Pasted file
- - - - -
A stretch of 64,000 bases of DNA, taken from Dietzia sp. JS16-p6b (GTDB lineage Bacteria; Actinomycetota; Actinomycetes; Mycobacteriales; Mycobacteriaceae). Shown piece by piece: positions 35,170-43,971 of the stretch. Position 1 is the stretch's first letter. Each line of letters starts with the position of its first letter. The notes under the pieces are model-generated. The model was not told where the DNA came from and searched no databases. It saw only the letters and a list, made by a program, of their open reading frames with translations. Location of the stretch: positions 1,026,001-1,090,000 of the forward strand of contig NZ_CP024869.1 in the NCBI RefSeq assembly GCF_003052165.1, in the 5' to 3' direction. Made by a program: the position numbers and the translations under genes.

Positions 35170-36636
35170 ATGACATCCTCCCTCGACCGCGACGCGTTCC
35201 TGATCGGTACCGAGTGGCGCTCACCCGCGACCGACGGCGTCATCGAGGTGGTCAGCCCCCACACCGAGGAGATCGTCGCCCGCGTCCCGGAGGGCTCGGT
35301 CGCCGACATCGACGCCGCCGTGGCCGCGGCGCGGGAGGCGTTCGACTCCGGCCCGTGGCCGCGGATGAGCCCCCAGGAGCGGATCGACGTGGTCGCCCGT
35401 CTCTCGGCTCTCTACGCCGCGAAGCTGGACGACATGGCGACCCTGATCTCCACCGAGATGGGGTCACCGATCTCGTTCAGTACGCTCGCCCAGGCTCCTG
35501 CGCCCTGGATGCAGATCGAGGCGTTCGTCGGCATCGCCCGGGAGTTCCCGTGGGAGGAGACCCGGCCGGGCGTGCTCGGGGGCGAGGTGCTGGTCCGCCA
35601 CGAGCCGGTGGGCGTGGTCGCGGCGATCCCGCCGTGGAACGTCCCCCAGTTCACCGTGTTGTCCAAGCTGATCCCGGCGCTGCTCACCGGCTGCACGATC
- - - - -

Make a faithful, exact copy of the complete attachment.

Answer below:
A stretch of 64,000 bases of DNA, taken from Dietzia sp. JS16-p6b (GTDB lineage Bacteria; Actinomycetota; Actinomycetes; Mycobacteriales; Mycobacteriaceae). Shown piece by piece: positions 35,170-43,971 of the stretch. Position 1 is the stretch's first letter. Each line of letters starts with the position of its first letter. The notes under the pieces are model-generated. The model was not told where the DNA came from and searched no databases. It saw only the letters and a list, made by a program, of their open reading frames with translations. Location of the stretch: positions 1,026,001-1,090,000 of the forward strand of contig NZ_CP024869.1 in the NCBI RefSeq assembly GCF_003052165.1, in the 5' to 3' direction. Made by a program: the position numbers and the translations under genes.

Positions 35170-36636
35170 ATGACATCCTCCCTCGACCGCGACGCGTTCC
35201 TGATCGGTACCGAGTGGCGCTCACCCGCGACCGACGGCGTCATCGAGGTGGTCAGCCCCCACACCGAGGAGATCGTCGCCCGCGTCCCGGAGGGCTCGGT
35301 CGCCGACATCGACGCCGCCGTGGCCGCGGCGCGGGAGGCGTTCGACTCCGGCCCGTGGCCGCGGATGAGCCCCCAGGAGCGGATCGACGTGGTCGCCCGT
35401 CTCTCGGCTCTCTACGCCGCGAAGCTGGACGACATGGCGACCCTGATCTCCACCGAGATGGGGTCACCGATCTCGTTCAGTACGCTCGCCCAGGCTCCTG
35501 CGCCCTGGATGCAGATCGAGGCGTTCGTCGGCATCGCCCGGGAGTTCCCGTGGGAGGAGACCCGGCCGGGCGTGCTCGGGGGCGAGGTGCTGGTCCGCCA
35601 CGAGCCGGTGGGCGTGGTCGCGGCGATCCCGCCGTGGAACGTCCCCCAGTTCACCGTGTTGTCCAAGCTGATCCCGGCGCTGCTCACCGGCTGCACGATC